Wheat values under pressure as American maize corn planting progresses

The last seven days have brought a mixed week to the grain markets as both old and new crop values continue to fluctuate according to maize corn planting progress over in the US.

Current old crop feed wheat values are in the early £180’s/T ex-farm for spot collection, whilst late summer collection would probably offer a couple of pounds per tonne more. Milling premiums have been valued all over the place over the course of this last week as quality imports (particularly the new arrivals into the Hull docks) continue to dominate the market. There are the odd jobs for certain varieties at certain quality specifications, but these are available with limited tonnage and would have to be priced accordingly.

Trade volumes are mixed with some farm-sellers on the one hand making the most of the odd price rally, whilst others stubbornly (or perhaps ‘bravely’ would be a more appropriate word here) await the alleged ‘return to better values’.

New crop feed wheat values are currently in the early £170’s/T ex-farm for harvest collection, whilst October/November movement would make somewhere in the region of £174-8/T ex-farm depending on farm location and quality specification. New crop feed barley is currently trading at a £12/T discount to feed wheat.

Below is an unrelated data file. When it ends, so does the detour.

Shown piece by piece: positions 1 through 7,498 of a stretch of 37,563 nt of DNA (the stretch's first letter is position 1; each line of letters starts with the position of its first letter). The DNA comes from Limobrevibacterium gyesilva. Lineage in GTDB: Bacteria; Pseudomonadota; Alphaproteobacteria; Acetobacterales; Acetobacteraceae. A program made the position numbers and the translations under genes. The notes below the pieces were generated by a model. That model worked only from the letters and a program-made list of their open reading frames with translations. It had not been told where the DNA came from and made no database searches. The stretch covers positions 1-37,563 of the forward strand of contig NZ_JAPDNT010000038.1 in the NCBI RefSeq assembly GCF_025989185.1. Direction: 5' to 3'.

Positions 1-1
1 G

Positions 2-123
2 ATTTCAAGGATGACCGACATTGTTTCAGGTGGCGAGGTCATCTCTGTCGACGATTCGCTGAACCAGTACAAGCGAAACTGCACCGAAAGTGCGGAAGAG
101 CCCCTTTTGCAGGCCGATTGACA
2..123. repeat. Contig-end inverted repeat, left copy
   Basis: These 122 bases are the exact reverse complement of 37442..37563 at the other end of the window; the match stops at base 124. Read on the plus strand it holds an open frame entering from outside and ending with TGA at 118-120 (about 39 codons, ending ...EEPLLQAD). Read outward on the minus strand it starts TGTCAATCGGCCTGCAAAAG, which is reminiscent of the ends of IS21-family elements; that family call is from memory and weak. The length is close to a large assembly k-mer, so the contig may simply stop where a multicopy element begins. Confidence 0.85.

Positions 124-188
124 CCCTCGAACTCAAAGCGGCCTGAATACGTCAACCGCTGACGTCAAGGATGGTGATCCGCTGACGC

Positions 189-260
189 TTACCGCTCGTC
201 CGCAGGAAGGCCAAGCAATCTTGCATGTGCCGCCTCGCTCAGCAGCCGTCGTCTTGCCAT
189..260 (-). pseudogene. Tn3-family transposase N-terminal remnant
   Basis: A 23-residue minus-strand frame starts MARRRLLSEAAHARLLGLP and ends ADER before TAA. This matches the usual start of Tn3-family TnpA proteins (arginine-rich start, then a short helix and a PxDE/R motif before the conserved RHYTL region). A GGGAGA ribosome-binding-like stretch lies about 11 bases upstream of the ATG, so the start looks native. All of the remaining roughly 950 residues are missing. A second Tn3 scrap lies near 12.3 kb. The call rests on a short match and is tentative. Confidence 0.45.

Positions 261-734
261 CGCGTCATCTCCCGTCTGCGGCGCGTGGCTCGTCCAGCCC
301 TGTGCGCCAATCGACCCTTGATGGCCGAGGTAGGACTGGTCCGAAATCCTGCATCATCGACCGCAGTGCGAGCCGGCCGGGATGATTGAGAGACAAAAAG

Following on from last weeks ‘record’ maize corn planting progress; American growers appear to have taken a break over the weekend due to ‘heavy showers’ hampering field work. A warmer, drier outlook for the week ahead should however allow them to once again play catch-up in what is still deemed to be a ‘more than acceptable planting window’.

Elsewhere, the latest supply and demand estimates for the UK, courtesy of Defra arrived on trade desks towards the end of last week. Without squeezing the details into this column (please see the blog for more), let’s just say that the numbers were generally a little more bearish than the trade had anticipated.

Total imports for the current 2012-13 season are expected to top 2.5M/T (that’s three times the amount we imported last season and more than the current imports planned for Bangladesh), whilst total exports are expected to fall just short of 800,000/T. Industrial and Human usage is forecast lower, predominantly due to the current reduction in bio-ethanol production, whilst animal feed usage is forecast slightly higher; poor weather generally indicates more indoor animal feeding.

Consequently, UK wheat ending stocks for the current 2012-13 season are forecast at 2M/T – which means that there is more than 30% more wheat left on farm, in stores and within ports than there was at the end of last season.

Meanwhile, OSR values are slightly better this week on both accounts with old crop for spot collection around the £380/T ex-farm mark, whilst new crop for collection off the combine would make somewhere in the region of £345-48/T ex-farm. Concerns over the quality of Eastern European OSR crops and delays to American soybean plantings have been supportive this week.

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